• This 2016 episode covers a piece of Scottish and English history that's often simultaneously romanticized and oversimplified. It's a great deal more complicated than any one event, and is instead the result of many contributing factors. Learn more about your ad-choices at https://www.iheartpodcastn...
    Play38m 31s
  • Tracy and Holly discuss their memories of nursery rhymes, and their experiences with women's health care. Learn more about your ad-choices at https://www.iheartpodcastnetwork.com
    Play18m 33s
  • In the U.S., the idea that people should know about the risks involved with the drugs that they are taking is tied directly to the complicated and often troubling history of oral contraceptives.  Tracy's Research: Gutierrez, Kirsten. “Health experts: Blood clots from J&J vaccine and birth control a...
    Play46m 55s
  • A number of English-language poems are generally lumped together as “Mother Goose" poems. But was there an actual Mother Goose? And do any of these poems have historical references in them?   Learn more about your ad-choices at https://www.iheartpodcastnetwork.com
    Play47m 11s
  • This 2016 episode covers the London Match Girls Strike of 1888. This was an important labor rights event, when factory workers protested hazardous and unfair working conditions. Learn more about your ad-choices at https://www.iheartpodcastnetwork.com
    Play34m 46s
  • Tracy and Holly speculate about the kitsch of historical cultures, and how we interpret historical objects. Learn more about your ad-choices at https://www.iheartpodcastnetwork.com
    Play11m 47s
  • Part two of our spring 2021 Unearthed! coverage includes exhumations, books and letters, and some other favorites! Learn more about your ad-choices at https://www.iheartpodcastnetwork.com
    Play39m 32s
  • Part one of our early 2021 edition of Unearthed! covers updates, cute animals and their pictures, edibles and potables, and shipwrecks. Learn more about your ad-choices at https://www.iheartpodcastnetwork.com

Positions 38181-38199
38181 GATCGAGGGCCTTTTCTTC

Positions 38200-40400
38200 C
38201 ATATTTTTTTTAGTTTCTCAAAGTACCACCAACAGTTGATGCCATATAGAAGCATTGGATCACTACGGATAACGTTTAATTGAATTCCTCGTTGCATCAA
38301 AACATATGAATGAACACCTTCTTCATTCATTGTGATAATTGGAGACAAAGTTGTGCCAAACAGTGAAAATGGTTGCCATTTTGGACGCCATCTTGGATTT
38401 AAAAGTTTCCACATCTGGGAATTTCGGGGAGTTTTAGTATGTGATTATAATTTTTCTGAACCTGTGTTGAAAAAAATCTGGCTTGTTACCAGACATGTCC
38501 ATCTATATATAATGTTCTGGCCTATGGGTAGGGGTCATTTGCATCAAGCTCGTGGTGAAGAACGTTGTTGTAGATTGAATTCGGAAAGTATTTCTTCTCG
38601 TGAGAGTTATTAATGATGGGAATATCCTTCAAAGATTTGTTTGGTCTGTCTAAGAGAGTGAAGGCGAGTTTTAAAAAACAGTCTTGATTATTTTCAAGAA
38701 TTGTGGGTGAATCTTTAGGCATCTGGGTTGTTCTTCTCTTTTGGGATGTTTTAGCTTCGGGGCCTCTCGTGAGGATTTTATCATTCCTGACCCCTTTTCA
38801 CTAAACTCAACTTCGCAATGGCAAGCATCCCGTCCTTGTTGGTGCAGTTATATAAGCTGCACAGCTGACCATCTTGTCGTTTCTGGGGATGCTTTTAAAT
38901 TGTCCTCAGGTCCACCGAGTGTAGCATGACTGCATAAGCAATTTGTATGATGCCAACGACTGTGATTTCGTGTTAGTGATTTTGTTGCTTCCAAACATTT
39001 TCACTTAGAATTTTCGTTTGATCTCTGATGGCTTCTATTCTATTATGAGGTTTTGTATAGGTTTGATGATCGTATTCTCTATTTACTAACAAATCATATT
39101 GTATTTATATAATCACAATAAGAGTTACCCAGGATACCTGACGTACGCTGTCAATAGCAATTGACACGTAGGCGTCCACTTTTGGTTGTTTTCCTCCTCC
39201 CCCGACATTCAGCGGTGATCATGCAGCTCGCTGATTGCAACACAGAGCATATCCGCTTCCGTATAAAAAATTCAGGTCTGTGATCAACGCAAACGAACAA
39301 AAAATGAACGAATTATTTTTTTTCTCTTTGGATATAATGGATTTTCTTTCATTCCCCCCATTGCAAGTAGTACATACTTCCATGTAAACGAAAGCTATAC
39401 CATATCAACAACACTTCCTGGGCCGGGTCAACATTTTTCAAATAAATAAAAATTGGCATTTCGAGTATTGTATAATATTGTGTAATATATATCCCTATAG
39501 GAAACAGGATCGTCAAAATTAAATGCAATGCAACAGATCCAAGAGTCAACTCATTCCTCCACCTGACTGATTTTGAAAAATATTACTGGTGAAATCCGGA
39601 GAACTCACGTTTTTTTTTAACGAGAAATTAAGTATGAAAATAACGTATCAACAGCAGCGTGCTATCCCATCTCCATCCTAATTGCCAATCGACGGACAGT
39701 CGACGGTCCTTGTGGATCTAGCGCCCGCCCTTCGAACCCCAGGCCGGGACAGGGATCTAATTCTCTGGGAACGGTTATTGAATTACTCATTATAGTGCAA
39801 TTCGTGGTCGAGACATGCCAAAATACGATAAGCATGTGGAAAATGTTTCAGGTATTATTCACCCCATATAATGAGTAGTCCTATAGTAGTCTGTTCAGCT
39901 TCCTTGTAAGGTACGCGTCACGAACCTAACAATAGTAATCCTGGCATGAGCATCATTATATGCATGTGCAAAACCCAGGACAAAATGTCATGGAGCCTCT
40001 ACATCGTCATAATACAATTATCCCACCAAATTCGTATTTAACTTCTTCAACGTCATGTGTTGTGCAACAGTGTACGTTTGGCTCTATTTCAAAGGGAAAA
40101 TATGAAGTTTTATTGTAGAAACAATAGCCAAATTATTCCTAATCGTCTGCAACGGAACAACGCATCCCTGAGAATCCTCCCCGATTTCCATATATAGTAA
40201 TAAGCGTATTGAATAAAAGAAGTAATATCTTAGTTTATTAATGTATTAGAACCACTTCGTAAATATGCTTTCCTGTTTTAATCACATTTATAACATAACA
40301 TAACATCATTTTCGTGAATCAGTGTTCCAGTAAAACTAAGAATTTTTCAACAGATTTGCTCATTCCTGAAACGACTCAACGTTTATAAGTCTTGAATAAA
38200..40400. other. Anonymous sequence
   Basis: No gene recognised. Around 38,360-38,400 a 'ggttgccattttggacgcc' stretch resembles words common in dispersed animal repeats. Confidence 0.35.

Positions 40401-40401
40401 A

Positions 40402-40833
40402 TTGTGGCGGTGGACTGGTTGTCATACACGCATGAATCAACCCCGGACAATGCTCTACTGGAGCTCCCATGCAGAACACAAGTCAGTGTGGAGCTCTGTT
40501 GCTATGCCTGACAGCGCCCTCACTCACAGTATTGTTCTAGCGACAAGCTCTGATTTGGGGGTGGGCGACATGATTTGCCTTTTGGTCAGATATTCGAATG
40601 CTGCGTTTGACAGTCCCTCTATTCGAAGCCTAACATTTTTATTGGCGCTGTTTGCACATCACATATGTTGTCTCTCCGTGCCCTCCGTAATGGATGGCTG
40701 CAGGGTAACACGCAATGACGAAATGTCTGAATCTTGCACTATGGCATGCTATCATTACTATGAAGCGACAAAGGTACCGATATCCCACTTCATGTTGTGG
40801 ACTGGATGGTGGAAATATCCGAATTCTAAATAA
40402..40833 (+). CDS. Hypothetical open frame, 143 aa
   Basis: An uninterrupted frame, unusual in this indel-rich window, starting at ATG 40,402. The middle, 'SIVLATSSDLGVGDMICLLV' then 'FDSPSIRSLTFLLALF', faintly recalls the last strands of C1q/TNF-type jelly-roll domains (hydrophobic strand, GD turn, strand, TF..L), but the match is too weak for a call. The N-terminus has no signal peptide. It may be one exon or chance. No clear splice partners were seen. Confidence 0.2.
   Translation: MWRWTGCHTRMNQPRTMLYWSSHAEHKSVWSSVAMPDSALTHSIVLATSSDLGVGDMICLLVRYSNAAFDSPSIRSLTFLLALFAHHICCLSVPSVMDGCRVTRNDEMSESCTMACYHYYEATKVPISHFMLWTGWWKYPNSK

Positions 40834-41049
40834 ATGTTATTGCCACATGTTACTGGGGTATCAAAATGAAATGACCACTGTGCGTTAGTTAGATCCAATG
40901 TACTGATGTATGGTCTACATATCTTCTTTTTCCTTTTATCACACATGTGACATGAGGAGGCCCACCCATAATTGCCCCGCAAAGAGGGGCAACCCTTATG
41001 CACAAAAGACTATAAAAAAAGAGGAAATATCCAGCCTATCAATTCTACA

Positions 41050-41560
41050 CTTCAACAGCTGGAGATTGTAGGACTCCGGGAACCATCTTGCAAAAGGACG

Play37m 37s
  • Today we revisit a 2013 episode. In 1900, a shipwreck was discovered near the island of Antikythera, including an assortment of luxury goods: statues, silver coins, vases ... and what turned out to be an amazing 2,000-year-old mechanism. Learn more about your ad-choices at https://www.iheartpodcast...
    Play29m 50s
  • Tracy and Holly discuss the difficulty in researching the life of Chae Chan Ping, and exclusionary immigration legislation in U.S. history. Talk also covers the lore around the Tacoma Narrows bridge wreckage and the anxiety of driving over bridges. Learn more about your ad-choices at https://www.ih...
    Play18m 46s
  • The drama of the first Tacoma Narrows bridge is hardly relegated to its turbulent end. There’s more to the story – from its inception to financing issues to some surprising legal happenings, and how it spawned entirely new approaches to bridge design. Learn more about your ad-choices at https://www...
    Play47m 54s
  • The Chinese Exclusion Act was the United States’ first major immigration law, and as its name suggests it specifically targeted people from China. It led to Supreme Court cases that set the stage for later restrictions. Learn more about your ad-choices at https://www.iheartpodcastnetwork.com
    Play48m 41s
  • This 2018 episode covers Annie Edson Taylor, the first person to go over Niagara Falls in a barrel. Taylor's whole barrel trip was part of a much bigger story of daredevils at this natural wonder, which is tied to its industrialization and commercialization Learn more about your ad-choices at https...
    Play35m 27s
  • Tracy and Holly talk about the care needed when exploring the biographies of people in history who offer representation, but won't reflect the experience of everyone like them. They also talk about Sonora Webster Carver's autobiography and what an enjoyable read it is. Learn more about your ad-choi...